Kate Garraway says she tried to give blood to husband Derek
Giving blood is still allowed during the pandemic as it is seen as an essential service. As the UK continues to face this unprecedented national emergency, your donation is more important than ever to help keep the NHS’s vital work going. The demand for blood supplies has not changed but with so many community drives having been cancelled, some providers are now experiencing a shortage.
Who can give blood?
You can give blood if you:
- are fit and healthy
- weigh between 7 stone 12 lbs and 25 stone, or 50kg and 158kg
- are aged between 17 and 66 (or 70 if you have given blood before)
- are over 70 and have given a full blood donation in the last two years
Men, those with O-negative type blood and black men and women are particularly advised to give blood.
Donation centres are open as normal despite the coronavirus pandemic.
It’s important to note that you must have an appointment to give blood, however.
Men can give blood every 12 weeks and women can give blood every 16 weeks.
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Who cannot give blood?
You must not give blood if:
- You think you need a test for HIV/AIDS, HTLV or hepatitis
- You are taking Pre-Exposure Prophylaxis (PrEP) or Post-Exposure Prophylaxis (PEP)
You should never give blood if:
- You are HIV positive
- You are a hepatitis B carrier
- You are a hepatitis C carrier
- You are HTLV positive
- You have ever had or been treated for syphilis
- You have ever injected, or been injected with, drugs; even a long time ago or only once
Can you give blood after Covid vaccine?
Those who have their coronavirus vaccine – either their first or second dose – should wait seven days before coming to give blood.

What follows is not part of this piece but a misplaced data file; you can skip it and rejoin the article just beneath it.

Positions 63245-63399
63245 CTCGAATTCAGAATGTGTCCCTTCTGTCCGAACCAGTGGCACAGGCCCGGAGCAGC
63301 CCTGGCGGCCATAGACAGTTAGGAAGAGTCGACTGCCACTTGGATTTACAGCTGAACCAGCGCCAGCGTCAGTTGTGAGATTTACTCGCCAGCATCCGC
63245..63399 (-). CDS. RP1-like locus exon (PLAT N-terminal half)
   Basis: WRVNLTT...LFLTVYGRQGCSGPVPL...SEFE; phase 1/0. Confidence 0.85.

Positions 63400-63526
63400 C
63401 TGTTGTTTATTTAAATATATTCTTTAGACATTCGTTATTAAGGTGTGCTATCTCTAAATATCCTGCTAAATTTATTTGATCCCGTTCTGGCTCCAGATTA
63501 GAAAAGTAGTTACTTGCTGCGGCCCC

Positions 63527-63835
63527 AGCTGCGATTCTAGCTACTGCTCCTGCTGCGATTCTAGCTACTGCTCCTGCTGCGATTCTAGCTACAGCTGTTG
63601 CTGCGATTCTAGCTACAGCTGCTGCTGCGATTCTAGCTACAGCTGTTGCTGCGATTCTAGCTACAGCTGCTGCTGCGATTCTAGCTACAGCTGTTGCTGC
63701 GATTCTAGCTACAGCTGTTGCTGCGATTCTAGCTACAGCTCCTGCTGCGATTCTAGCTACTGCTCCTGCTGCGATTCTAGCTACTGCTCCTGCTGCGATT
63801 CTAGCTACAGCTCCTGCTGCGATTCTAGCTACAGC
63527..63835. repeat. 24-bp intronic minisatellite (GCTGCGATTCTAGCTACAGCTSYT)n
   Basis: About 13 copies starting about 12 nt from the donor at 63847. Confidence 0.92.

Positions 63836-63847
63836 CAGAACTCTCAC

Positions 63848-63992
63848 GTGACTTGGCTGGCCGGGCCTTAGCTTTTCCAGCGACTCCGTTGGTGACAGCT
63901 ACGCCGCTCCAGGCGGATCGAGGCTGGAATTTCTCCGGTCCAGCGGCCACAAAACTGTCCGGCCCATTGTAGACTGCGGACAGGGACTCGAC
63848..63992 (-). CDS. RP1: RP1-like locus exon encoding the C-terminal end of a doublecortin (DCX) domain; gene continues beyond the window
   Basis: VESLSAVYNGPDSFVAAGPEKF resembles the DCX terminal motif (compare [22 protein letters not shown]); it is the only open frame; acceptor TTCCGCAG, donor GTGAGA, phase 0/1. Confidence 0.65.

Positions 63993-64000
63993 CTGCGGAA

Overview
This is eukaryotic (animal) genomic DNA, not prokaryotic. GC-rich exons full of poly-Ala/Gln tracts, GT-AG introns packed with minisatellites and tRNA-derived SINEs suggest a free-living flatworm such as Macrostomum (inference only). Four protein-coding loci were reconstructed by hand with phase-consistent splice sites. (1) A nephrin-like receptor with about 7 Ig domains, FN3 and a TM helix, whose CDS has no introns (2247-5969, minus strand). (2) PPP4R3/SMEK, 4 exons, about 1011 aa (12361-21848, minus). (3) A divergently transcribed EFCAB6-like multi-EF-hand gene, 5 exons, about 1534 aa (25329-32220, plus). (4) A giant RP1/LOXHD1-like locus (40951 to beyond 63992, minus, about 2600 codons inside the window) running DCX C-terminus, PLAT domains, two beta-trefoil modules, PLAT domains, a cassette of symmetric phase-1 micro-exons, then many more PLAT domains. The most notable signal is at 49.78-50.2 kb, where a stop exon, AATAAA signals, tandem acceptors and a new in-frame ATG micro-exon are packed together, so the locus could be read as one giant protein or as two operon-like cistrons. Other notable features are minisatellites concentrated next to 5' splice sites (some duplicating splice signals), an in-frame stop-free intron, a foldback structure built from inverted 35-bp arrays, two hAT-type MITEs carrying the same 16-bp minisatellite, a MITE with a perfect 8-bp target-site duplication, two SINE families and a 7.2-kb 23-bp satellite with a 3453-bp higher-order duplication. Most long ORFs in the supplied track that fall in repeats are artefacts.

The UK blood donor website says: “We’re asking blood donors to only come into the session at their appointment time, to help maintain social distancing inside the venue.
“This will reduce any queuing and help protect everyone’s health. If people arrive early, our teams may ask them to wait nearby – for example in their car – in order for them to come into the session at the best time.
“We’re looking into what we can do if a donor has no easy access to shelter and the weather is poor.
“The situation has been changing quickly and we’re asking people to be patient and respectful of each other and our blood donation teams, to help us best support the wider NHS.”
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Can you give blood if you’ve had coronavirus?
If you’ve contracted Covid-19 and had symptoms, you must wait 28 days from the end of these symptoms before you can give blood.
These symptoms include:
- A high fever
- A runny nose or sneezing which is not hay fever related
- A new dry cough
- Any new shortness of breath
- A sore throat
- Extreme tiredness
- Sore/aching muscles and joints
- A recent loss of taste or loss of sense of smell
If you have not had symptoms, you must wait until 28 days after your last positive test.
If you had symptoms but tested negative, you must wait 14 days from the end of these symptoms.
If you have been in self-isolation or someone in your household is in isolation, you must wait until the end of the isolation period before coming to donate.
This must be at least 14 days from the first day of isolation and you must confirm you no symptoms before attending session.
If you are sneezing or coughing, you also should not attend until this clears up.
Give Blood suggests that if you are unsure, you should not give blood.
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